Mhoire Murphy, center, speaks with Vivienne Benesch and Tom Becker at the NOW Generation reception Sunday, July 3, 2016, at the Girls' Club. NOW Generation aims to attract millennials to Chautauqua.

The Girls’ Club received old and new members of the NOW Generation last Sunday afternoon as it kicked off its summer celebration.

However, the time was also one of transition. Speaking publicly for the first time were the new chair of the advisory council, Katie Prechtl Cooke — in a position formerly held by John Haskell — and vice chair Amy Schiller, whose predecessor was Ben Sorensen.

Comprising young adults ages 21–40, the NOW Generation expresses itself as finding value and meaning in promoting the Chautauqua experience, devoting both time, energy and resources in ensuring its longevity and continued relevancy.

“The NOW Generation has been a part of Chautauqua for more than a decade,” Cooke said. “But under John and Ben’s leadership, it has become a much more visible organization. We are connecting long-time Chautauquans with new Chautauquans, and we are engaging with one another. We are meeting up on playgrounds with our children in the summer and connecting in cities around the country during the off-season. We have a voice. We have a presence. And we have established that voice as a team.”

Mhoire Murphy, an advisory council member and lifelong Chautauquan, remembered the early period of the organization and how it progressed.

“We weren’t quite sure what this would evolve to be,” Murphy said. “There was a lot of excitement around how we get our age group involved. But with this summer with the new set of leadership, it’s sort of the second phase of things.”

Russell Bermel, an advisory council member who is focused on helping engage “NOW Gen” volunteers with regional events, expressed his admiration for both the Institution and the NOW Generation. He also said the “NOW Gen” can serve as a “funnel of sorts” between the young of Chautauqua and the more senior.

“I love Chautauqua,” Bermel said. “And here it’s the best of both worlds. I get to see new and repeat faces. The Institution’s administration has really been integral and engaged in including us and making this more of a reality. And as something we can all take part in, you really don’t need to be hesitant. Just come to one of our events and try it out. You’ll be pleasantly surprised.”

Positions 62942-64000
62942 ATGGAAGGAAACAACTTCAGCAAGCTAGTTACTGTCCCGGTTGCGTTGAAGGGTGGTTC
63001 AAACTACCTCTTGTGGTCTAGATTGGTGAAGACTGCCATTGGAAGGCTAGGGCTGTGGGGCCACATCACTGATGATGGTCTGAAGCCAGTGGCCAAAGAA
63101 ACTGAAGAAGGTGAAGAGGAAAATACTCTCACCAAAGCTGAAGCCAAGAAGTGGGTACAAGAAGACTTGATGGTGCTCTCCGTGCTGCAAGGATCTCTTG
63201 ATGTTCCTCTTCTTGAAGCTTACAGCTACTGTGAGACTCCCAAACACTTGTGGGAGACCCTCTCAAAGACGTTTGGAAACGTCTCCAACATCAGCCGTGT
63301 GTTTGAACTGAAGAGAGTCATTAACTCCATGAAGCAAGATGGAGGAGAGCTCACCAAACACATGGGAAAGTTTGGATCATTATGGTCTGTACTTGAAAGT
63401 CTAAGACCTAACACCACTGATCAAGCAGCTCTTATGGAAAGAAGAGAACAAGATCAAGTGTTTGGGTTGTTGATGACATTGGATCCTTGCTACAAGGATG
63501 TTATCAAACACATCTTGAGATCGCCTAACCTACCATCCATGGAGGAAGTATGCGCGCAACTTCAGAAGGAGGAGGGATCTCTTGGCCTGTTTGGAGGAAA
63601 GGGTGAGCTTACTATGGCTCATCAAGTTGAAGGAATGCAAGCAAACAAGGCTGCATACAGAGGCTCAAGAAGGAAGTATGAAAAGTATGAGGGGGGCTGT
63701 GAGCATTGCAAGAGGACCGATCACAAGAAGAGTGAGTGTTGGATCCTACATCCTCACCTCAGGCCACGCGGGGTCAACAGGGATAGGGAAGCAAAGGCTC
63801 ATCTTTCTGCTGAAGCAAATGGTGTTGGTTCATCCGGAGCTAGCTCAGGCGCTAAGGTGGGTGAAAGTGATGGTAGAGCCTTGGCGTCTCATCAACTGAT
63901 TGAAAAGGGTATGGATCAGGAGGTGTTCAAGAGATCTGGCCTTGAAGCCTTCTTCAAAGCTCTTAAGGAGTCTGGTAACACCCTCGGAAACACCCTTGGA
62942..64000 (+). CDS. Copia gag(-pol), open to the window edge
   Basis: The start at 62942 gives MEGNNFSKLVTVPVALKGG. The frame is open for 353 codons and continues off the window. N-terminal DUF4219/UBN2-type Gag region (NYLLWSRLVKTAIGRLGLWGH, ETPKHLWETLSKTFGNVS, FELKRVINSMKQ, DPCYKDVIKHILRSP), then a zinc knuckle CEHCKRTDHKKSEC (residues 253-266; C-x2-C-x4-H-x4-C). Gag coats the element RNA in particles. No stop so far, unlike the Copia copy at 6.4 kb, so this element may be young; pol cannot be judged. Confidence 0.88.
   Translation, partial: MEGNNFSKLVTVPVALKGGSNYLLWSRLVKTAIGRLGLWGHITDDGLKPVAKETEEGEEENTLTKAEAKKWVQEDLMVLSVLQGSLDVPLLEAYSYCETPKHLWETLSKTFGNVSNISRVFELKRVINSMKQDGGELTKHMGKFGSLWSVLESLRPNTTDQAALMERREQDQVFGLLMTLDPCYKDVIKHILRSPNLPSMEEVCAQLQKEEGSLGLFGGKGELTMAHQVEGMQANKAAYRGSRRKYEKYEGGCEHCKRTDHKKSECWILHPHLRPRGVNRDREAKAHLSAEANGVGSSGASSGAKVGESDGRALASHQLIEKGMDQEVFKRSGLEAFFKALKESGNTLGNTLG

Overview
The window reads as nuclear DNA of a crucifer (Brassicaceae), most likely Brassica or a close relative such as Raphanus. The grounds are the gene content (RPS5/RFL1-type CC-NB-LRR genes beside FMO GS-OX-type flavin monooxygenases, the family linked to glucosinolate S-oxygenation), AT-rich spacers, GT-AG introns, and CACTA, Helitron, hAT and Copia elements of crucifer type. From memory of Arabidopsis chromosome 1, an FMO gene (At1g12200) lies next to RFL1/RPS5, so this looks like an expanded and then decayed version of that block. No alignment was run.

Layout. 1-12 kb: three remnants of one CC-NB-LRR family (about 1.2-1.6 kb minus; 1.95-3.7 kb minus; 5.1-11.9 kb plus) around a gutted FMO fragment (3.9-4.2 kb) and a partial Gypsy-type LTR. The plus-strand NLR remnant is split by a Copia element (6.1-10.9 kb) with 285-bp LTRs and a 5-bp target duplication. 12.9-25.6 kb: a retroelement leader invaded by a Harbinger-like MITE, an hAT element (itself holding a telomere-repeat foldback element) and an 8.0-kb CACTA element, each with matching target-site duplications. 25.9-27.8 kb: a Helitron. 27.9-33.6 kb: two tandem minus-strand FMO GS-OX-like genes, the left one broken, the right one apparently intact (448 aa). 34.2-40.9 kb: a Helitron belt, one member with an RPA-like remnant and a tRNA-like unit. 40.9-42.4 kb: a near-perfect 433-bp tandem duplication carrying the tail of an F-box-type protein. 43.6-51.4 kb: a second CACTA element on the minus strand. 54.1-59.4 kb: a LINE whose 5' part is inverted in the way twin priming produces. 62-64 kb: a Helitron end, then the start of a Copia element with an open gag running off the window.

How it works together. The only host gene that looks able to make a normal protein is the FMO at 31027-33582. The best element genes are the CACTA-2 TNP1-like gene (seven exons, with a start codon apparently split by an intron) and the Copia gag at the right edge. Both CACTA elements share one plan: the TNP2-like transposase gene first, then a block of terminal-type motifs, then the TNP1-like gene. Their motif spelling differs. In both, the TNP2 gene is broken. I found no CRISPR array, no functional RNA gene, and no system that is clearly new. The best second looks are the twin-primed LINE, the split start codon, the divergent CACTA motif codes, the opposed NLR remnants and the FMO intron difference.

One of the surprises for that evening was a selection of performances by actors of the Chautauqua Theater Company. Thematically encompassing a spectrum of love and loss, desire and rejection, fear and loathing, the pieces staged ranged from Shakespeare to original winning plays by members of the Young Playwrights Project.

“The reason this is so important is to show that possibility of change to everyone and to continue that conversation,” said Andrew Borba, co-artistic director of the CTC. “And the NOW Generation is smack dab in the middle of that arc.”

Before recognizing and thanking President Tom Becker for his support and service to the NOW Generation, Sorensen gave a few words inciting the quality of the organization individually and holistically.

“ ‘All that is valuable in human society depends upon the opportunity for development accorded the individual,’ ” Sorensen said, quoting Albert Einstein. “And as a group, we came to not just develop individually, but to help others as well. If you practice Chautauqua ideals, incredible things happen and that can make the world a better place. Chautauqua grows as you grow. And we get to give back to it.”

Sorensen said where the NOW Generation stands today wouldn’t have been possible without the support of Becker, who then spoke to the NOW Generation and its application and involvement at Chautauqua.

“[Chautauqua Institution] is a nutty gathering,” Becker said. “And it doesn’t make any sense  in the world. But it makes sense here. Accessing information isn’t difficult. It’s everywhere. Access to meaning is a huge issue. And the ability for you to have these philosophical conversations across generations, I’d just like to thank you for embracing the difficult and the valuable.”

(Photo by Mike Clark.)

  • dancome July 14, 2016 at 11:11 am

    Hello ~ Awesome article ~ Thanks